3. Power could cost, and could cost much more, thereby leading to a beginning of a process of price discovery could be brought about only by trading. A lot of learning has taken place in last few years that cost of power, in times of need, could be significantly different and higher than the usual price of power contracted through long term PPA with NTPC or other power generating companies. Various stakeholders, political system, administrative apparatus, press and media, consumers and above all public at large now know that while the power through PPA could be priced between Rs. 1.50 to Rs. 2.50 per KWH, trading in times of need, particularly during peak hours, could mean power at Rs. 6 to Rs. 8 per KWH and sometimes even more. This has brought a better understanding about need for commercial consideration and appreciation in respect of power industry.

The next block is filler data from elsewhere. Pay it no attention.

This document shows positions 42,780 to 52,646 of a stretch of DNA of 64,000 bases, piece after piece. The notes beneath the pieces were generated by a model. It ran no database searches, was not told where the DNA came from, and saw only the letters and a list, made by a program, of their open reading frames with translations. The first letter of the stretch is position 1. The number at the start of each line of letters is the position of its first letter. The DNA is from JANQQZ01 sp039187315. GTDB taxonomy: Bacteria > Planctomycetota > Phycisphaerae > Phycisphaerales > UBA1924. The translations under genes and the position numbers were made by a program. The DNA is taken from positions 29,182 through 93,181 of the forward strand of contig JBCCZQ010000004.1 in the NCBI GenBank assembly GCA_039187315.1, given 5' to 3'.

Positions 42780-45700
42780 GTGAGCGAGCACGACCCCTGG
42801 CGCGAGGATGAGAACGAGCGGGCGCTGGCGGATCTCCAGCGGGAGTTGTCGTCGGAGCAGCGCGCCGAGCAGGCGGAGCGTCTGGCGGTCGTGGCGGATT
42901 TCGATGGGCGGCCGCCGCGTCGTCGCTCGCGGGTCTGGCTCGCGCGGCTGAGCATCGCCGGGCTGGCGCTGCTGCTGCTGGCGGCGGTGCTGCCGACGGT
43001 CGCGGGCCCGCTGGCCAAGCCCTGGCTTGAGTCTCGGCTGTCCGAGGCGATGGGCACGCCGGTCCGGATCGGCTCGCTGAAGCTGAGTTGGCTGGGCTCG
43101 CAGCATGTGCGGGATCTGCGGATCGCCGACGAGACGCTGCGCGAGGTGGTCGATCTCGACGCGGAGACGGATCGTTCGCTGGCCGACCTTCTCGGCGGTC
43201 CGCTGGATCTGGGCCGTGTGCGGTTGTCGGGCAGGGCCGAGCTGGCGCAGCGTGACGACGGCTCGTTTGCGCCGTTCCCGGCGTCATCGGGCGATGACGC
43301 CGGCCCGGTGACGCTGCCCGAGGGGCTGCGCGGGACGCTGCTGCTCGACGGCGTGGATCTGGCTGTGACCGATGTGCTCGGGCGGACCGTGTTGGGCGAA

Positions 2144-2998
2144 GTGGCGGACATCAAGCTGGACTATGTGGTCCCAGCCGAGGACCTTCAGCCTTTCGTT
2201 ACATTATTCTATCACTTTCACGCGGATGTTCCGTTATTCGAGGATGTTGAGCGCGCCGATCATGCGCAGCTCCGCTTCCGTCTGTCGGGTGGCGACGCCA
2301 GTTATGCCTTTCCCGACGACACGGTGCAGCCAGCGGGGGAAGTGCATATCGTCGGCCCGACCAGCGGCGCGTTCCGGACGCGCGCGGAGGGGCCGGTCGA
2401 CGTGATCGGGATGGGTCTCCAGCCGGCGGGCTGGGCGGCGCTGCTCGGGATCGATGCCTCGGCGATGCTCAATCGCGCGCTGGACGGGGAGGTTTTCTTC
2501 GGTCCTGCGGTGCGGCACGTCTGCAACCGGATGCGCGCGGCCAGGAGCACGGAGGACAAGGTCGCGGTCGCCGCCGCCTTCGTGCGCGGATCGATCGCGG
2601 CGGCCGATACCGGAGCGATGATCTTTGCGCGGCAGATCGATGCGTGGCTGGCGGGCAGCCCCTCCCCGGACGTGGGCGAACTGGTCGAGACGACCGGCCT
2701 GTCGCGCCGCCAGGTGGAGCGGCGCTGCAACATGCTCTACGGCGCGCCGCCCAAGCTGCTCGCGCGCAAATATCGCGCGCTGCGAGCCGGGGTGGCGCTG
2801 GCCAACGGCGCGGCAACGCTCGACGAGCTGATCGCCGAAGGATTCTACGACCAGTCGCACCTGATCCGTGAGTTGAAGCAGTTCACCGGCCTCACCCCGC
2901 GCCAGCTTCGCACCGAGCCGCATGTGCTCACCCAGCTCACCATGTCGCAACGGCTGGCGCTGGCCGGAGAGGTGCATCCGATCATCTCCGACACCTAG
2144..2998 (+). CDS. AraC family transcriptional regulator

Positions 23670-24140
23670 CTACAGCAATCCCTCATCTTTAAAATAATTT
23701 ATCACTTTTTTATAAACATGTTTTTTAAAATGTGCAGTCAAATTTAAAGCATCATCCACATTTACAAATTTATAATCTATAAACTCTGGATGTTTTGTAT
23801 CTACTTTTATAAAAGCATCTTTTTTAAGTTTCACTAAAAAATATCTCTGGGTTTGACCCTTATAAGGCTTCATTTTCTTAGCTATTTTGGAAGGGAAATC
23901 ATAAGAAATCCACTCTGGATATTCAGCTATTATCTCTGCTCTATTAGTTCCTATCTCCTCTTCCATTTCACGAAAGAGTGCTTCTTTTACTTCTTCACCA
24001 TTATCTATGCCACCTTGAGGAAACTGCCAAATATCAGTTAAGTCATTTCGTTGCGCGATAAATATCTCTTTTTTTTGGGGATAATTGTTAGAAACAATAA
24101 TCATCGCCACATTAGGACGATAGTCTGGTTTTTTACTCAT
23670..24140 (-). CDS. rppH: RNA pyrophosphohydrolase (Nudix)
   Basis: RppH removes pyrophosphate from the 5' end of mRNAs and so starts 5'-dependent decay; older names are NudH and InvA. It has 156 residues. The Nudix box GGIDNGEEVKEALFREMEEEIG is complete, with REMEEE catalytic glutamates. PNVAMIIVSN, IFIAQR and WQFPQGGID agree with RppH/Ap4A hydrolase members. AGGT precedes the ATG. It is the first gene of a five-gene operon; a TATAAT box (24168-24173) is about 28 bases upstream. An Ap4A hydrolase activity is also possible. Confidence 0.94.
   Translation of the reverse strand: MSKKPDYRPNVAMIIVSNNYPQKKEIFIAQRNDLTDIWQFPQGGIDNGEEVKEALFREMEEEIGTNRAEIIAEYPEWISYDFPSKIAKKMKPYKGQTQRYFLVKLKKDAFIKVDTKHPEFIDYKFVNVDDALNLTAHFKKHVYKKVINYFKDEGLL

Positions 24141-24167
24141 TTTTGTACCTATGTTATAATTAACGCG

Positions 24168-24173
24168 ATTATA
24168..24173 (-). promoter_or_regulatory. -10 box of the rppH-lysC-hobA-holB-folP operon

There are a number of issues which need to be resolved to further refine the process of trading and facilitate this mechanism to help bring about much needed reform in the sector towards building a sustainable electricity market. These include (a) orientational changes in regulatory interventions, (b) better empowerment in terms of technical capability of transmission systems to handle movement of power across the country and (c) commercial changes to take care of demand and supply mismatches leading to gradually a situation of parity between the two. I have written separately a piece on the issue of needed changes in respect of Power Trading. These relate to (a) permitting trading between generator to trader to distributor company, trader to trader etc., (b) implementation of open access principles, (c) favourable dispensation wheeling charges etc. All these would be equally relevant for sale and purchase of power through Power Exchange. Transactions through Power Exchange at present is a sub-set of overall sale/purchase transactions through trading. However, it has better capability since this would be propelled by latest hardware and software to handle day ahead demand and supply. It could capture, in a more sensitive way, these transactions which normal trading may be unable to handle. We have said elsewhere that trading volume at present is merely 3% of the total purchase and sale of electricity. In such a situation prices arrived at will obviously not be the real price discovery of power in view of the large mismatches between demand and supply in our electricity sector (in last one year itself the peak shortages have increased, now to more than 15%). This type of sharp deviations in prices from normally established prices are visible in any segment of energy which is characterized by shortage situation - we are witnessing this in a big way in petroleum sector, it happened similarly in case of coal when a small proportion of total coal production was subjected to e-auction. I have always held the view that particularly in energy group, where we have shortages in all the areas, be it coal, power, petroleum etc., the approach for developing market during the transition period has to be a mix of calibrated regulation and allowing a reasonable in flow of supply to facilitate market development in a deregulated way. But, the caution would be that even for the deregulated portion certain degree of regulatory oversight will be essential. It is therefore appropriately in place, as required under the Electricity Act, that even the Power Trading through Power Exchange has gone through the process of regulatory interventions. If it is totally left to the market forces, there could be danger of derailment with the process ultimately not meeting the desired deliverables. I have written to a large number of concerned agencies during this month itself for their active participation in sale and purchase of power through the Power Exchange. I am convinced that this instrument, in the medium and long term, will contribute significantly to the reform process in the power sector that was initiated a few years ago. An extract (given below) from the communication that I have sent briefly highlights the essential elements of the Indian Energy Exchange and the process of trading through Power Exchange. I propose also to write to the Energy Secretaries of various States for their active interest to facilitate its faster progress, so that development of electricity market in India receives the desired momentum.